For much of my life I failed to grasp what it means to love God. I know what it means to love my wife and kids. I can even love the stranger in need. But how can I love someone I cannot see? How can I love someone who does not speak to me audibly or even in sign language? How can I feel anything for this silent and invisible God?
I consoled myself with the notion that love is not a feeling at all and really has nothing to do with feelings. I told myself that love is not an emotion, but merely an act of the will. So to love God is to obey him. While this is true, it is only half true.
While love is not merely an emotion, nor is it a cold mechanical transaction in which parties do right by each other for mutual benefit as if they are trading commodities. A relationship with God, including conversion, has too often been likened to a mechanical process. Getting the right combination of coins in the vending machine will deliver the desired result. Reducing a real relationship with God to the working of any checklist, formula, system, or steps deemphasizes the relational nature of faith.
Faith in God, and love for God, is about relationship and not just a set of rules. If we learned anything from the Older Covenant it’s that mere compliance to law cannot save us. Even under Moses what God required was a contrite heart and a humble spirit. He doesn’t just want our compliance, but he wants our love. He doesn’t just want us to do right because we fear him, but because we actually feel something for him. Yes, I used the word “feel.” How can we really love anyone without feeling something for that person?
Real love entails affection. Jesus isn’t just after behavior modification. He wants our affection. Like an affectionate lover, God has wooed us to himself. Like an affectionate parent, he wants our obedience out of love and respect and not compulsion.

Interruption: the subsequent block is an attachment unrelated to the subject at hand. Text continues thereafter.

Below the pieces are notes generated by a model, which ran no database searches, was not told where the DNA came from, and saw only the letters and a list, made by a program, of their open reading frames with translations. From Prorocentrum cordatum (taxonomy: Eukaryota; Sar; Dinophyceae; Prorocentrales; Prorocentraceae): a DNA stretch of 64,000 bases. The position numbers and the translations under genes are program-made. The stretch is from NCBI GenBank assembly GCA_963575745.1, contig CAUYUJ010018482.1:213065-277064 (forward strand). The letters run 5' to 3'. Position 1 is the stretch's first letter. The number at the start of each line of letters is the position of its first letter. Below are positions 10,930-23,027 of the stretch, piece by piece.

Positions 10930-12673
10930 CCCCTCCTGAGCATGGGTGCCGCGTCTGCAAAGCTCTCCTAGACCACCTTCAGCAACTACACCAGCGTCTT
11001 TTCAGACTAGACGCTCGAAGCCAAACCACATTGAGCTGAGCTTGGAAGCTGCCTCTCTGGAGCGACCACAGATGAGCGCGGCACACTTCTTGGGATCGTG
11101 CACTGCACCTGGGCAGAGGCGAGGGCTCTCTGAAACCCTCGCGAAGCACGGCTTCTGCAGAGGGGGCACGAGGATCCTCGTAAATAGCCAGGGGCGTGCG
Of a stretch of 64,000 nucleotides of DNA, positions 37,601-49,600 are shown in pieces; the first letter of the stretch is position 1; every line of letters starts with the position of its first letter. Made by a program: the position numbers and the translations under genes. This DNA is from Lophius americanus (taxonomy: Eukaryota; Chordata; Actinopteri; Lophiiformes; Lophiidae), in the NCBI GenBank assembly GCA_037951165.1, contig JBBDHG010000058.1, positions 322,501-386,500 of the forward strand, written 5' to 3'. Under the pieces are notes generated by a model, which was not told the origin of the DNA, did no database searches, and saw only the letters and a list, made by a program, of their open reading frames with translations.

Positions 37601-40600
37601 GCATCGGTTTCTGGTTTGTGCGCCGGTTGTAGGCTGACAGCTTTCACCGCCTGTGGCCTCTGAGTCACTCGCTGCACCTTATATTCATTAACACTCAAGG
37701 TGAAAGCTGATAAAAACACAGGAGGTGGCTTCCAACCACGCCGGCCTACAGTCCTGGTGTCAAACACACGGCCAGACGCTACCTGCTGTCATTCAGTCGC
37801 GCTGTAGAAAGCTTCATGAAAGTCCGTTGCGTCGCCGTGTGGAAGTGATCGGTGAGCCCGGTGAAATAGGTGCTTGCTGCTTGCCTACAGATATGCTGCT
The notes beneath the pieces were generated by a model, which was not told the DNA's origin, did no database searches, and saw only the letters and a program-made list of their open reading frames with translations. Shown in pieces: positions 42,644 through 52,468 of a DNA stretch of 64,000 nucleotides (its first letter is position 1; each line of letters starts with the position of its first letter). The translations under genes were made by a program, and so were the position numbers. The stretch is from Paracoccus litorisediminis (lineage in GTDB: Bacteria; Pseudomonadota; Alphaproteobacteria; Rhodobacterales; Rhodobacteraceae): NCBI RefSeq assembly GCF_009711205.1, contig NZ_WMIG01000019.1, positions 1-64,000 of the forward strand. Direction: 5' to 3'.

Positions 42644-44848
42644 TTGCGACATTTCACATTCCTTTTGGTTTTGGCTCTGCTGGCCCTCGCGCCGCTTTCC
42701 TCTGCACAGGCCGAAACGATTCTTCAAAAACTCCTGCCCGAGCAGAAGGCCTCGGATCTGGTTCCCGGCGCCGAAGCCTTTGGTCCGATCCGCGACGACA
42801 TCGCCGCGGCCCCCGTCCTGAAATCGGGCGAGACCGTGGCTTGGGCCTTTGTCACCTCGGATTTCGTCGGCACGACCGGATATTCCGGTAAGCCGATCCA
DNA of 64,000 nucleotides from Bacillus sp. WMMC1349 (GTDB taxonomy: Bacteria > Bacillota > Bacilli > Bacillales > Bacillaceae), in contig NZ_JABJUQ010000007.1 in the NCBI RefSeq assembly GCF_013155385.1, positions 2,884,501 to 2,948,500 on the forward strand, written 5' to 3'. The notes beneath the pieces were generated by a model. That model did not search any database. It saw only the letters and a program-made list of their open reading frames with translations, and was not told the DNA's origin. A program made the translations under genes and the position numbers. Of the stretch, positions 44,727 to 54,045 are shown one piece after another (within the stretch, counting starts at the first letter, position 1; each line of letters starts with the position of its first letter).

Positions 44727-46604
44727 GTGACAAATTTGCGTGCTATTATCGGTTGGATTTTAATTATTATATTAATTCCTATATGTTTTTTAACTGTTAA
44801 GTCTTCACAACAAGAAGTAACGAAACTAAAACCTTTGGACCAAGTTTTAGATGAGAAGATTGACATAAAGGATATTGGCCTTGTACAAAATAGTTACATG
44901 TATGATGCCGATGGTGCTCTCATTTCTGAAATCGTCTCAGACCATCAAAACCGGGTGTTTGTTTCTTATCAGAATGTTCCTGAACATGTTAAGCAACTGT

Our resurrected Lord asked Peter, “Do you love me?” He asked him three times, the first two times using the Greek word for committed love, which is agape. Each time Peter replied, “You know I love you,” using the Greek word for a close-knit friendship kind of love, which is phileo. By the third time Jesus asked, “Do you love me?” he used Peter’s term phileo (John 21:15-17).
Too many interpreters have thought this to mean that the first two times Jesus asked “Do you love me?” that he was asking for a committed love, but all Peter could bring himself to offer at the moment was friendship. So, it’s argued, that by the third time Jesus condescends to Peter’s level asking, “Are you sure that you can at least do that?”
But Peter wasn’t offering a love inferior to what Jesus wanted. Nor does Jesus condescend to Peter’s level by resorting to the use of phileo. But phileo is what the Lord really wanted all along.
While Jesus wants us to show our love in commitment to his lordship, Peter was willing to let his heart be the motivation. By the third time, Jesus wasn’t coming down to Peter’s level, but asking if Peter was really prepared to deliver on the love he claimed to possess. Yes, God wants our obedience. A disobedient lifestyle means one doesn’t love God regardless of how one claims to feel. But on the other hand, God doesn’t just want our obedience. He wants our affection.